Domain Names usually fall under the Trademark area of IPR laws.


  • ICANN (Internet Corporation for Assigned Names and Numbers). Non-profit, CA-based. Organizes administration of domain names and IP numbers. Established in 1998. Previously done by IANA (US Gov.)
  • Registries
    • ccTLD. Country Code Top Level Domain. Administered by government or private actors.
    • gTLD. Generic Top Level Domain. .com, .net etc. Handled by companies such as Verisign
  • Registrar
    • Accredited agents that can register doman on behalf of customers/applicants. 616 in total.
  • WIPO (World Intellectual Property Organization)
    • Creating a international framework and rules regarding domain names disputes since the internet is boundaryless
    • 47 ccTLDs use WIPO for dispute resolution

Domain names were usually given out in Landrush fashion (first to file). Nowadays when introducting a new TLD there is first a sunrise period followed by landrush. During sunrise applicants with registered trademarks or company names are given priority.

ccTLD can have restrictions about geographical connection between applicant and TLD or content and TLD. Hard to enforce.

Conflicts with domain names:

  • Cybersquatting. Registering, selling or using a doman with the intent of profiting from the goodwill of someone's trademark
  • Typosquatting. Registering and using a domain name with the intent of drawing traffic on a common misspelling of the original site.


  • Domain names are cheap. Usually handled on a first come first serve basis.
  • There's little to no examination of applicants. No requirement on registrars to ensure that trademarks and such are owned by applicant
  • Identical trademarks may coexist, but domain names are unique
  • gTLDs are global and does not exist within a single jurisdiction.

The sunrise procedure attempts to remedy this.

International Treaties:

  • The Paris Convention. Well-known trade marks shall be protected against the registration or the use of a trade mark which constitutes a reproduction, animation or translation of that mark, liable to confusion (identical or similar goods).
  • TRIPS. Extends the Paris convention protection to services and dissimilar goods and services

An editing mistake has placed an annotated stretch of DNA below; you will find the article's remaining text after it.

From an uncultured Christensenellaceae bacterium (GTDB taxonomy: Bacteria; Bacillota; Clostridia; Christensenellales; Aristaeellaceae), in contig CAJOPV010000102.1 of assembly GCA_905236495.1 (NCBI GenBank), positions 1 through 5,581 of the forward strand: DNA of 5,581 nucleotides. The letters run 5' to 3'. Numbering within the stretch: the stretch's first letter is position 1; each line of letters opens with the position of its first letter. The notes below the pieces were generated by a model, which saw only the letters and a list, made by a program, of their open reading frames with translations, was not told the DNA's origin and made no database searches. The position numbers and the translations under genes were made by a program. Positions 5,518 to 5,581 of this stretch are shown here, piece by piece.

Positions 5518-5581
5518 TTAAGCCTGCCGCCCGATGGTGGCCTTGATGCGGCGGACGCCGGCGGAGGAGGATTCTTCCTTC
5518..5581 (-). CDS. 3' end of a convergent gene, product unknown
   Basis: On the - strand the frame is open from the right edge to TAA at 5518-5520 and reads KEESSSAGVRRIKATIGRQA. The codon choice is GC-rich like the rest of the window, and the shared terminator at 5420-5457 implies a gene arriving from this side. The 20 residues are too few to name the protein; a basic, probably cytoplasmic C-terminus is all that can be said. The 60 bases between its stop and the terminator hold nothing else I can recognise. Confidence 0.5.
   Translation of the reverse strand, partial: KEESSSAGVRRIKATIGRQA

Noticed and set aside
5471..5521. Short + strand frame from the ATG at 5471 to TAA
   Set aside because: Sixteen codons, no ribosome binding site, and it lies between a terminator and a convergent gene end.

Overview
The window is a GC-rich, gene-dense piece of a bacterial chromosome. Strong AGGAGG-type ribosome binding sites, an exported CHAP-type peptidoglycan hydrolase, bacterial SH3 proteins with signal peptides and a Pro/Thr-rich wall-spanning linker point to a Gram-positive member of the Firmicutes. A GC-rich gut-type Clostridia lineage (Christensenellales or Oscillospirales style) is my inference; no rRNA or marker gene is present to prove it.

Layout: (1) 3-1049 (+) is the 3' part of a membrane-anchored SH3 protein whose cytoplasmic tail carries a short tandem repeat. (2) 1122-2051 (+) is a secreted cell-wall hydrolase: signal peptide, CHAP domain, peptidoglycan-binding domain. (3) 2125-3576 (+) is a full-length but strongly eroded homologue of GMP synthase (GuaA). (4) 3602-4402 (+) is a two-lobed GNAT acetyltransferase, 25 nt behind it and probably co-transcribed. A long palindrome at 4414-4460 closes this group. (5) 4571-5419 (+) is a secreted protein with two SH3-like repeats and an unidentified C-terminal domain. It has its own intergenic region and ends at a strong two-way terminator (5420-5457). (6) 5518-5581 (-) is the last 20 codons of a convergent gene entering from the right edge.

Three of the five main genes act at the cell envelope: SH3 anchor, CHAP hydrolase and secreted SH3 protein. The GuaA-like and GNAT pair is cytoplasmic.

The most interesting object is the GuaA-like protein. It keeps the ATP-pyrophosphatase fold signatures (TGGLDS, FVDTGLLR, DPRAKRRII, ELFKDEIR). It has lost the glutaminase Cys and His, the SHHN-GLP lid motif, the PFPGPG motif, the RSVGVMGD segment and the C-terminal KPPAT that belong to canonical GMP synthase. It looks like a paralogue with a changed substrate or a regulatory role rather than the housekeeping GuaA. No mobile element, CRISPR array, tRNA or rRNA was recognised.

EU law:

  • Trademark Directive, article 5(2), and Community Trademark regulation (trademark registered or pending in the EU as a whole), article 8(5): "Protection against any sign which is identical with, or similar to, the trademark in relation to goods or services which are not similar to those for which the trademark is registered, where use of that sign without due cause takes unfair advantage of, or is detrimental to, the distinctive character or the repute of the trademark"
  • Cleartext: Protection against any sign with similarity to the trademark but not necessarily regarding the same goods and services if the sign is detrimental or takes unfair advantage of the distinctive character or reputation of the trademark
  • European Court of Justice case C-292/00 (Davidoff v. GOFKID) states that art. 5(2) also applies to identical goods or services.

International Treaties (apart from the Paris convention):

  • WIPO Join Recommendation Concerning Provisions on the Protection of Well-known Marks: ”A domain name shall be deemed to be in conflict with a well-known mark at least where that domain name, or an essential part thereof, constitutes a reproduction, an imitation, a translation, or a transliteration of the well-known mark, and the domain name has been registered or used in bad faith."

UDRP (Uniform Domain name Dispute Resolution)

  • WIPO established First Internet Domain Name Process in 1998 for recommendations regarding issues with domain names, including disputes
  • Uniform across general top-level domains. ccTLDs may adopt it aswell.
  • Cheap and quick compared to court litigation. 1-5 domains, 1 panelist: 1500 EUR, 3 panelists: 4000 EUR
  • Complainant must prove
    • that disputed domain is identical with, or confusingly similar to trademark, and
    • that respondent does not have right or legitimate interest of the domain, and
    • that respondent registered the domain in bad faith
  • Only remedy is to transfer domain. No fines or penal punishment.
  • Decisions may be appealed to court
  • No legitimate interest:
    • Registered domain is someone else trademark and company name
    • Registrant has no obvious reason for selecting the name
    • Registrant uses website for sale of product not supplied by holder of trademark
    • Registration appears to be for purposes of blocking the trademark holder's own registration